Two Queen politicians who have been fierce critics of the agreement to build a new
the campuses and neighborhoods of their neighborhoods have been affected by residents and business owners since the company abandoned its plan.
New York City Councilor Jimmy Van Bramer and state senator Mike Gianaris helped a group of politicians, progressive organizations and unions to oppose the city's signed market. New York and the state with Amazon in November. The company agreed to invest $ 2.5 billion at a site in Long Island City, Queens, and create 25,000 jobs in exchange for $ 3 billion in tax incentives. Opponents have described the agreement as welfare.
Since the withdrawal of Amazon last week, MM. Van Bramer and Gianaris were reprimanded by social housing tenants hoping to get a job on campus and by supporters who saw the arrival of the tech giant as a boost for Long Island City.
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Eric Benaim, general manager of Modern Spaces real estate company in Queens, said he had backed Mr. Van Bramer and other politicians in the past, but they missed the Amazon deal. He said he sent a text message to Mr. Van Bramer after Thursday's announcement, informing the city councilor: "I warned you. I told you it would happen.
Benaim said Tuesday that the two politicians made a big mistake and faced an uncertain political future. "I do not know where you are going from here," he said.
A group representing presidents of tenants' associations from four social housing complexes located near the proposed campus site also issued a statement criticizing the two politicians, both Democrats, after the death of the transaction. "Jimmy Van Bramer and Mike Gianaris were the politicians we came to when we needed help," the statement said. "This time, they did not even talk to us."
Amazon dropped the deal last week, despite recent polls that a majority of New Yorkers supported the planned campus. The decision was made after months of criticism, including at New York City Council hearings, where corporate executives were briefed on closed-door negotiations on tax incentives and their implementation. anti-union attitude. The appointment of Gianaris to a state council influencing tax incentives also fueled Amazon's decision.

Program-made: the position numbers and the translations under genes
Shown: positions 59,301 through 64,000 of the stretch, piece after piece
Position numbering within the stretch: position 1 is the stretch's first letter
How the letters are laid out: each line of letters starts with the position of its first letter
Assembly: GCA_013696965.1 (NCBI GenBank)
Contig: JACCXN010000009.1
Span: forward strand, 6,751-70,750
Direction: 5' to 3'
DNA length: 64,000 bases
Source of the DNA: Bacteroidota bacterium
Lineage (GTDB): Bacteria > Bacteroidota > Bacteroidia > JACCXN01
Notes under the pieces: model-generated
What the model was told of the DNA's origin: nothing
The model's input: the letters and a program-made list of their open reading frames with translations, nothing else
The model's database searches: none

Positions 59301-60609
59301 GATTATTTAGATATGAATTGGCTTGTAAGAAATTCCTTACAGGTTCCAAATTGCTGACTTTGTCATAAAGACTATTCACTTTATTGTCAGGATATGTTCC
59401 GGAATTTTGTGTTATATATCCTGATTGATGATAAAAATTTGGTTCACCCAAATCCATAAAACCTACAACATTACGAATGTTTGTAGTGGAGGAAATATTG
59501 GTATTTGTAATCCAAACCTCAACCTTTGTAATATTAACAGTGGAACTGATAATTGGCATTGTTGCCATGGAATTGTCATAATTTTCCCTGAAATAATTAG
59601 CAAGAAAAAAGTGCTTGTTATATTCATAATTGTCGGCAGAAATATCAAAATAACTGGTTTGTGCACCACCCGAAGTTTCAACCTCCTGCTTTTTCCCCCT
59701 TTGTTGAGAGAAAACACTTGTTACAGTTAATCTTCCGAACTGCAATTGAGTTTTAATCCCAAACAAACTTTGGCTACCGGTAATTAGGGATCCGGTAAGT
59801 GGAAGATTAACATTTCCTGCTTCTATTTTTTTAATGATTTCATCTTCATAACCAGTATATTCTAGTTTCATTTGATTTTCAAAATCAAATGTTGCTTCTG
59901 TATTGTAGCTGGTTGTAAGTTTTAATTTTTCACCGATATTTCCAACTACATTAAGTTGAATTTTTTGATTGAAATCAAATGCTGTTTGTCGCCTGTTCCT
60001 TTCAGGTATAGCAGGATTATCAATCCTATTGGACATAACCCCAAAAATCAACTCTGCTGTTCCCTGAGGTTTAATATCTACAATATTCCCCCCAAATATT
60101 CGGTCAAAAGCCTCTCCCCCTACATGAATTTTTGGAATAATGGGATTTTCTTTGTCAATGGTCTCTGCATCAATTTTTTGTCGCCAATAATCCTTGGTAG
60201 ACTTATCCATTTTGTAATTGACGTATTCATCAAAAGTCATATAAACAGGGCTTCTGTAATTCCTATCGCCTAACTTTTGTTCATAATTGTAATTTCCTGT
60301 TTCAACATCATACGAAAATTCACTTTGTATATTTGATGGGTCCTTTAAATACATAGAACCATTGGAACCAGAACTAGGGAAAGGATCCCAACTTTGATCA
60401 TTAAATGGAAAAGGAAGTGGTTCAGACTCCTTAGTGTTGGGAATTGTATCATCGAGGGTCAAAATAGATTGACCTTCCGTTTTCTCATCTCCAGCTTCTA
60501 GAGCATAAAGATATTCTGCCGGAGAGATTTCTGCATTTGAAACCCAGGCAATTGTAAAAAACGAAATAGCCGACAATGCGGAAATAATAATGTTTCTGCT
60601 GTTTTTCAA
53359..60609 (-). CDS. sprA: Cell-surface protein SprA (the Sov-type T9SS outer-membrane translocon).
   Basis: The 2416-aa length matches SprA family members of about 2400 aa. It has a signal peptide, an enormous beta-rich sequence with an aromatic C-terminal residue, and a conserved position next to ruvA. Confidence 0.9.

The company said Thursday that some politicians "have made it clear that they are opposed to our presence and will not work with us to create the kind of relationships required to move the project forward."
Mr Van Bramer, a two-member board member, said Tuesday that he knew that opposing Amazon could harm his political future. He is appointed for a limited time at his seat on the board in 2021 and is considering running for president of the Borough of Queens.
"There are people who are angry with me, but I knew that to go there, I had my eyes wide open," he said.
Mr. Van Bramer read the polls showing that many people in the Queens area supported the agreement. But he said he spoke to residents, many of whom had mixed feelings. He finally went with his conscience, he said. "At some point, we have to let the political chips fall where they can," he said.
Gianaris, who has been in the state Senate since 2011 and is due to be re-elected in 2020, has not responded to a request for comment. But after the end of the agreement with Amazon, he said: "New York will be fine."
Justin Potter, a 39-year-old resident of Long Island City, said he created the DefeatGianaris.com website on Thursday, hours after the announcement made by Amazon. He said the agreement was not perfect, but considered it a "great opportunity" for Long Island City.
"I had the impression that Gianaris did not represent the interests of a majority of its constituents, but the most strident demands," said Mr. Potter.
The organizers who fought the agreement said that they represented the views of the community. They claimed to have spoken with residents when approaching the project. "It's thanks to the work of community organizers that some politicians have responded in the same way," said David Lee, a resident of Elmhurst and field organizer for the Queens Democratic Socialists of America.
Bree Chambers, 40, also a resident of Long Island City, said the arrival of Amazon was a benefit that would improve infrastructure and schools. She and other parents met with representatives from Amazon and discussed building a high school in Long Island City and building the capacity of existing schools. While she was angry at Amazon for leaving, she widely blamed elected officials who opposed the deal, she said.
"If you represent a district, you must at least recognize different voices," she said.
Write to Katie Honan at [email protected]